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Esther Honig / Harvest Public Media

Vet Schools Tailor Spanish Classes To Bridge Language Barrier With Farmworkers

Esperanza Yanez can spot a sick cow just by looking at it. “The head hangs down and they don’t eat,” said Yanez, who immigrated from Mexico two decades ago and has been caring for cattle ever since.

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Brian Seifferlein / Harvest Public Media

When farmers put nitrogen fertilizer on their fields it soaks down into the soil and turns into nitrates that feed crops. But when there are too many nitrates, water from rain or irrigation carries those extra nutrients past the point where roots can reach and eventually to the aquifer below.

For the cities and towns that depend on the underground aquifer or surface water for their drinking water, that can be a big problem.

Marshalltown, Iowa, has been home to a slaughterhouse since at least 1880 when the original plant that is now JBS Marshalltown Pork was built.
Amy Mayer / Harvest Public Media

When I walked onto the floor of the JBS Marshalltown Pork Plant in central Iowa, I expected the sensory assault to hit my nose first. But turns out it was my ears that first felt the most severe impact. The processing line is noisy. It’s also chilly, to protect the meat. That also prevents the sort of noxious smell I had anticipated. Instead of an animal stench, my nose mostly registered cleaning products and a raw meat smell as if I just opened a package of pork chops in my own kitchen.

File Photo / Stephanie Paige Ogburn/KUNC

Hundreds of thousands of people go to work each day preparing the beef, pork and poultry that ends up on our dinner tables. Their workplace is among the most dangerous in the United States.

Joe McMullen / Harvest Public Media

Meatpacking workers call it “the chain.” Sometimes “the line,” or “la linea.” It sets the pace for all work done at meat processing plants, production rates that force workers to make in the tens of thousands of cuts, slices and other movements for hours at a time.

Those repetitions affect workers’ muscles, tendons, ligaments and nerves, causing what is called musculoskeletal disorders, or MSDs, and resulting in sprains, strains, pains, or inflammation. 

Cody-Kilgore Superintendant Todd Chessmore helps students check inventory at the store.
Mike Tobias / For Harvest Public Media

The tiny Nebraska town of Cody sits atop Cherry County, a sparsely populated chunk of Sandhills ranchland larger than the entire state of Connecticut. Cody’s population of just 156 people means it’s not a prime location for any retail business.

There is no grocery store in town, the previous grocery store closed more than a decade ago.

Enter: Students from the Cody-Kilgore school system.

As part of their education, local students run the Circle C grocery store. The store does about $250,000 of business a year and stocks about 1,500 items.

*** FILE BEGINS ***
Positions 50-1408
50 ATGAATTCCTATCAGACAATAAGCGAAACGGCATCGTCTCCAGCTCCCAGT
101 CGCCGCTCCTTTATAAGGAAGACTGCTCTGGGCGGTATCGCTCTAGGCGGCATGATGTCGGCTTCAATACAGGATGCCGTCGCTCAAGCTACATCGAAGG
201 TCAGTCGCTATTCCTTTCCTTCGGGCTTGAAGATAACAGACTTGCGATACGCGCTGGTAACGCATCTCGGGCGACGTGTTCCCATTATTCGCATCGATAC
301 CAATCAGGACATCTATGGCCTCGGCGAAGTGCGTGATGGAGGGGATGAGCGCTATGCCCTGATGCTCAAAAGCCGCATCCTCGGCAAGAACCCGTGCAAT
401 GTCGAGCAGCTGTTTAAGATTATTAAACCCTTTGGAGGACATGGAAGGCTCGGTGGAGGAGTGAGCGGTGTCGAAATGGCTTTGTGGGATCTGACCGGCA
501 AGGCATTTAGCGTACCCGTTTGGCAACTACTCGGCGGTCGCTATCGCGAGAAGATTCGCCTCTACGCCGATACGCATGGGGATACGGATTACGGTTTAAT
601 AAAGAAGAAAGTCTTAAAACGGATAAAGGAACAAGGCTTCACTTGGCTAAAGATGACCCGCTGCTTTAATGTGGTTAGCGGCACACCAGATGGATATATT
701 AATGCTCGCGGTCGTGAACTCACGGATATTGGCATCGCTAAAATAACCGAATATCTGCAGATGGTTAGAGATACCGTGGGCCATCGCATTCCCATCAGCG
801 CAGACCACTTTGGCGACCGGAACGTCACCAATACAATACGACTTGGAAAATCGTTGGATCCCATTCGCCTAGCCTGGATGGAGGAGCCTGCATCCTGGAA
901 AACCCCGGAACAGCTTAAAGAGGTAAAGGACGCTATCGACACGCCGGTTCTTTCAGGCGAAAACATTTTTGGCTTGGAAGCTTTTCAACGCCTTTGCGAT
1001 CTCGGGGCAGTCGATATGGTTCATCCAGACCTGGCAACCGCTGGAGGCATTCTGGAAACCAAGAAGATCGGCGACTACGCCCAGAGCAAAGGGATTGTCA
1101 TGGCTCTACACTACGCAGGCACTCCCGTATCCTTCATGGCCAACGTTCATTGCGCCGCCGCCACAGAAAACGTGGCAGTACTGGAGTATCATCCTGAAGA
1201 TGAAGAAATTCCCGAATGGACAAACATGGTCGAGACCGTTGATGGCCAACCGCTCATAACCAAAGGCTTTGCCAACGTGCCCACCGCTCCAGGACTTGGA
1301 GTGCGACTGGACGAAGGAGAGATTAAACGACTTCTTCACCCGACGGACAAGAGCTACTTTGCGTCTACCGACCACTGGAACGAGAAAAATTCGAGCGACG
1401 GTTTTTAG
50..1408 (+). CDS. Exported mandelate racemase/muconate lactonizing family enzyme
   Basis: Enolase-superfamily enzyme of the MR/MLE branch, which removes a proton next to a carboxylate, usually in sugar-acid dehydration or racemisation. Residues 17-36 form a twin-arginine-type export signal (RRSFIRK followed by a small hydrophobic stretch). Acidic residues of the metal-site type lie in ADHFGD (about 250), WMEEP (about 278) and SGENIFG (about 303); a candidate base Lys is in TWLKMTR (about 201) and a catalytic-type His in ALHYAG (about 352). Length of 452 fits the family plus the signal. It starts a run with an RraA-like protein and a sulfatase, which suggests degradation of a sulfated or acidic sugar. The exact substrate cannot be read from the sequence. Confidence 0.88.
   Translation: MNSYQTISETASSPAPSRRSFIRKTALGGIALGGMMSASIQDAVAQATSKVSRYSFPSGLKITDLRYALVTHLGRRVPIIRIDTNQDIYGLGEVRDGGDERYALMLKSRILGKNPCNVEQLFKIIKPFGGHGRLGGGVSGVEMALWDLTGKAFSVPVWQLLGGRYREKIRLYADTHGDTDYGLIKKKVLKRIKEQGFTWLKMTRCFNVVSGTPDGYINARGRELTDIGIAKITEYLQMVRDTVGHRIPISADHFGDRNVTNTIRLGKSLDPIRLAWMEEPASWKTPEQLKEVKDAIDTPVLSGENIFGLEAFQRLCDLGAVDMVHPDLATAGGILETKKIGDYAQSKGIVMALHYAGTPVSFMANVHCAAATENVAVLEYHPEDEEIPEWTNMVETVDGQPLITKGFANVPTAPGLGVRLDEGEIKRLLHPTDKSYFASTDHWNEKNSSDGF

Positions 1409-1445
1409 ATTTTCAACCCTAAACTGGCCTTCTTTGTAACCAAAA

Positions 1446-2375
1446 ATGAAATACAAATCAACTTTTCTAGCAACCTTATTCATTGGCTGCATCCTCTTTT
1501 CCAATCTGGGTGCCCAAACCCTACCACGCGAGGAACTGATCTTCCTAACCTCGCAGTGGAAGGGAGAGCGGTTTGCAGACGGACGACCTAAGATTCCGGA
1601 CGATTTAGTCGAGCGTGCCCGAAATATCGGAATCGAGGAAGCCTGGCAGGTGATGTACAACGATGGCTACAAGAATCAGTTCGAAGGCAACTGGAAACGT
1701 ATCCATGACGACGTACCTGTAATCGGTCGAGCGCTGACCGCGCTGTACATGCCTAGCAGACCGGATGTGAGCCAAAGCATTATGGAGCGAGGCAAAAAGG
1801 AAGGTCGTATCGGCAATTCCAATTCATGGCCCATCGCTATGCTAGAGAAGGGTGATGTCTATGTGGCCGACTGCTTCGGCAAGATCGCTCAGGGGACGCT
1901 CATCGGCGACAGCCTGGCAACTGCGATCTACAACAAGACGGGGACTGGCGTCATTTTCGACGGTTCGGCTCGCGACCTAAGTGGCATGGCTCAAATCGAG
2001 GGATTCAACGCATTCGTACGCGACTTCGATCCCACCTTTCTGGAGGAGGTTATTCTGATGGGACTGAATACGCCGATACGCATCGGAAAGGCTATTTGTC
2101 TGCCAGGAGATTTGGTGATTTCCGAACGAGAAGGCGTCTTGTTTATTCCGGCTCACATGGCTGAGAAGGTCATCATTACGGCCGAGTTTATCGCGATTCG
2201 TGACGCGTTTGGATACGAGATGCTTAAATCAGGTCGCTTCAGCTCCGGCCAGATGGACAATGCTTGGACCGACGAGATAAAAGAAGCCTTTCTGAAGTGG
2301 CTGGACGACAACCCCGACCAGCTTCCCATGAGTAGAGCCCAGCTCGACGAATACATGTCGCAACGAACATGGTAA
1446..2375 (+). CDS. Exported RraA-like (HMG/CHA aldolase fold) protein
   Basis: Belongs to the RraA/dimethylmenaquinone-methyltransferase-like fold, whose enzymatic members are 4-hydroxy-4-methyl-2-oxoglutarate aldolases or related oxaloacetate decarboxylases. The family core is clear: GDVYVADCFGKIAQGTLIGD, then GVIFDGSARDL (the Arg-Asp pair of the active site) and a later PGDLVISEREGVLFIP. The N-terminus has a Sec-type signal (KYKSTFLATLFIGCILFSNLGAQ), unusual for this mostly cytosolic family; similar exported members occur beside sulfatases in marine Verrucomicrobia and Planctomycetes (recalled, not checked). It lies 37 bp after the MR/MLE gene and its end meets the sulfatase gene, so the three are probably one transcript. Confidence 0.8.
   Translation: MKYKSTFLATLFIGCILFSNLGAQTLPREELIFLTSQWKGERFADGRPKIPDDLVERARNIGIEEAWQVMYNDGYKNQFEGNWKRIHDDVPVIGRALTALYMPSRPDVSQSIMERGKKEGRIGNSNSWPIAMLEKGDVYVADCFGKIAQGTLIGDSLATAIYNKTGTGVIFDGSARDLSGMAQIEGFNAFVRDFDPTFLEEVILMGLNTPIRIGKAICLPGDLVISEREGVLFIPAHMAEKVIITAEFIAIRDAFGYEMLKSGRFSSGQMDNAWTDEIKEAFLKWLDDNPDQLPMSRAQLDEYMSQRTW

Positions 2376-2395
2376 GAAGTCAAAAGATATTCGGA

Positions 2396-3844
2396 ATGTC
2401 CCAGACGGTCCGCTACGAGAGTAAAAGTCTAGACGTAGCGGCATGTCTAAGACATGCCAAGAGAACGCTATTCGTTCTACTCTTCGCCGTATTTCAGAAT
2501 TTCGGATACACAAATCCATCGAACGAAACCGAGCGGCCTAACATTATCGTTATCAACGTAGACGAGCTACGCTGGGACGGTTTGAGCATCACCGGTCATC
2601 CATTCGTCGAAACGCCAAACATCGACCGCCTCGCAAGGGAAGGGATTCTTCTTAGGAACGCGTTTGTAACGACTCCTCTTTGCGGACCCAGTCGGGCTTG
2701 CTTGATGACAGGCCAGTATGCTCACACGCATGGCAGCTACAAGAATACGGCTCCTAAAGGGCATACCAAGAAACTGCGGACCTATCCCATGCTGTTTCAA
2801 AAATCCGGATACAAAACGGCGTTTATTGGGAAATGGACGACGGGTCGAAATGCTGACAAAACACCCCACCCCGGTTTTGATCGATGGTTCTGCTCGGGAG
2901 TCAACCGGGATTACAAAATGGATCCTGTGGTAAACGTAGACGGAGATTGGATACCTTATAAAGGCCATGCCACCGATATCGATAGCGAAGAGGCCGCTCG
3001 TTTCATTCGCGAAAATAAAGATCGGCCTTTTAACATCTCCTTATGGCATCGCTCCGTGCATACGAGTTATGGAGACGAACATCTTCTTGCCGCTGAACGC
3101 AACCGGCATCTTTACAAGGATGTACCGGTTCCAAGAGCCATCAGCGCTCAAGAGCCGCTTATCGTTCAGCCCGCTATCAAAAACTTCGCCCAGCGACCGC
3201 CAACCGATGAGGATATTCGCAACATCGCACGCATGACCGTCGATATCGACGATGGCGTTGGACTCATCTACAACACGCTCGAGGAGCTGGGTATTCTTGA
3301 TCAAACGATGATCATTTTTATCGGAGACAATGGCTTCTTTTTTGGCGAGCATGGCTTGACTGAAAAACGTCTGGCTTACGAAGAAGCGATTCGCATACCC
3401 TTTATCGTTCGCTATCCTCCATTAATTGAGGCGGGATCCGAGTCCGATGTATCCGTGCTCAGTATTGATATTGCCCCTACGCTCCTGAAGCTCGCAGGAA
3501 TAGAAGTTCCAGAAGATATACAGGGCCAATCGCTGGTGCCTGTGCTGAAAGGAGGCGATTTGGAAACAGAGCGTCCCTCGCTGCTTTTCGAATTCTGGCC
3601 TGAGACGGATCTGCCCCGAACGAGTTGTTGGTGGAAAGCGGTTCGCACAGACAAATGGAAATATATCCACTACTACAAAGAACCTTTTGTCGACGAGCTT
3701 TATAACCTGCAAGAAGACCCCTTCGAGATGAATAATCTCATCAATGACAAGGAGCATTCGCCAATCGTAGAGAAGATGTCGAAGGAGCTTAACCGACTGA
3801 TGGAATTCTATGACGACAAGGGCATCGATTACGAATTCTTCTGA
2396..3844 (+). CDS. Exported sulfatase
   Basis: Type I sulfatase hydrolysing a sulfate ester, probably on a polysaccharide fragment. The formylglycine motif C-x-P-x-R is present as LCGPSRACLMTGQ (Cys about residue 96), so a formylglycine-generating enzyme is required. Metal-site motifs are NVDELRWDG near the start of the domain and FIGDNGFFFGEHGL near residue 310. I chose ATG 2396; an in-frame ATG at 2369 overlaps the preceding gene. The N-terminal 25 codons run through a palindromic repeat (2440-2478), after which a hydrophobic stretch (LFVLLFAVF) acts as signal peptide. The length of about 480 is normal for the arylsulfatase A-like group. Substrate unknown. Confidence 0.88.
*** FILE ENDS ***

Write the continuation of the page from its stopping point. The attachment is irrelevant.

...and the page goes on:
Watch: What Does It Take To Replant The Prairie?

Jan 25, 2016
Brian Seifferlein / Harvest Public Media

The prairie grasslands of the U.S. are victims of the intense agricultural development that occurred after the Civil War. Today, experts say that nearly 99 percent of the original prairie has been plowed under.

Birds, insects and other wildlife that need a prairie ecosystem to survive have less room to roam.

Now, several environmental groups are working in the Midwest to turn back the dial of history.

Leigh Paterson / File/Harvest Public Media

To make or not to make a homemade pie?  That is a classic holiday dilemma. Do you take the easy way out and buy a fairly decent frozen pie, or do you risk making your own, resulting in a potentially burnt and lumpy version?

While there is something special about that homemade option, every cook knows that it takes a lot of your own time and energy.

Brian Seifferlein / Harvest Public Media file photo

By some estimates, producing our food consumes about a fifth of the nation’s energy supply. It takes a lot of diesel to move tractors and semis around the farm, and electricity to pump water and dry grain. But some farmers are trying to cut back on the coal and gas they use and make our food system more energy efficient.

When winter comes to Greg Brummond’s farm in northeast Nebraska, he spends his days in the machine shed fixing all the things that broke through the year.

Rebecca Jacobson / Harvest Public Media

Every day, a facility on the outskirts of Grand Junction, Colorado, takes in 8 million gallons of what people have flushed down their toilets and washed down their sinks. The water coming out the other end of the Persigo Wastewater Treatment Plant is cleaner than the Colorado River it flows into. The organic solids strained from that water are now serving a new purpose — producing fuel for city vehicles.

Amy Mayer / Harvest Public Media

One of the ways researchers study and try to contain outbreaks is by tracing the virus’ path. But that was especially confusing with the Porcine Epidemic Diarrhea virus, or PED.

The Veterinary Diagnostic Lab at Iowa State University first identified PED in the U.S. in May 2013. Then, they went back to samples from hog farms they had in storage and were able to track the virus back to an Ohio farm in April 2013.

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